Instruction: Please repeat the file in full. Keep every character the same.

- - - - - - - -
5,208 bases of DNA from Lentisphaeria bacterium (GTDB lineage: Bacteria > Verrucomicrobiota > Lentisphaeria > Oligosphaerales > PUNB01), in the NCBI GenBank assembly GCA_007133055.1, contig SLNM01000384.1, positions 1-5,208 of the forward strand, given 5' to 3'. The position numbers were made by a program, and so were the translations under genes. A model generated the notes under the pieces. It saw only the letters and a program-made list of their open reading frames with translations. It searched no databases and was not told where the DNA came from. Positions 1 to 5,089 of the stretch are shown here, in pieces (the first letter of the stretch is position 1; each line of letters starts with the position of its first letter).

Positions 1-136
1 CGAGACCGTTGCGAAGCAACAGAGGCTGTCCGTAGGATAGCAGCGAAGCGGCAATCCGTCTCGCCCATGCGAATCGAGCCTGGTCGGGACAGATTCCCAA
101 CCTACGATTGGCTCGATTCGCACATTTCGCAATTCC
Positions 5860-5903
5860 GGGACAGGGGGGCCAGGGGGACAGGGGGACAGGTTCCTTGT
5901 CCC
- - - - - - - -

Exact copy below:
5,208 bases of DNA from Lentisphaeria bacterium (GTDB lineage: Bacteria > Verrucomicrobiota > Lentisphaeria > Oligosphaerales > PUNB01), in the NCBI GenBank assembly GCA_007133055.1, contig SLNM01000384.1, positions 1-5,208 of the forward strand, given 5' to 3'. The position numbers were made by a program, and so were the translations under genes. A model generated the notes under the pieces. It saw only the letters and a program-made list of their open reading frames with translations. It searched no databases and was not told where the DNA came from. Positions 1 to 5,089 of the stretch are shown here, in pieces (the first letter of the stretch is position 1; each line of letters starts with the position of its first letter).

Positions 1-136
1 CGAGACCGTTGCGAAGCAACAGAGGCTGTCCGTAGGATAGCAGCGAAGCGGCAATCCGTCTCGCCCATGCGAATCGAGCCTGGTCGGGACAGATTCCCAA
101 CCTACGATTGGCTCGATTCGCACATTTCGCAATTCC
Positions 5860-5903
5860 GGGACAGGGGGGCCAGGGGGACAGGGGGACAGGTTCCTTGT
5901 CCC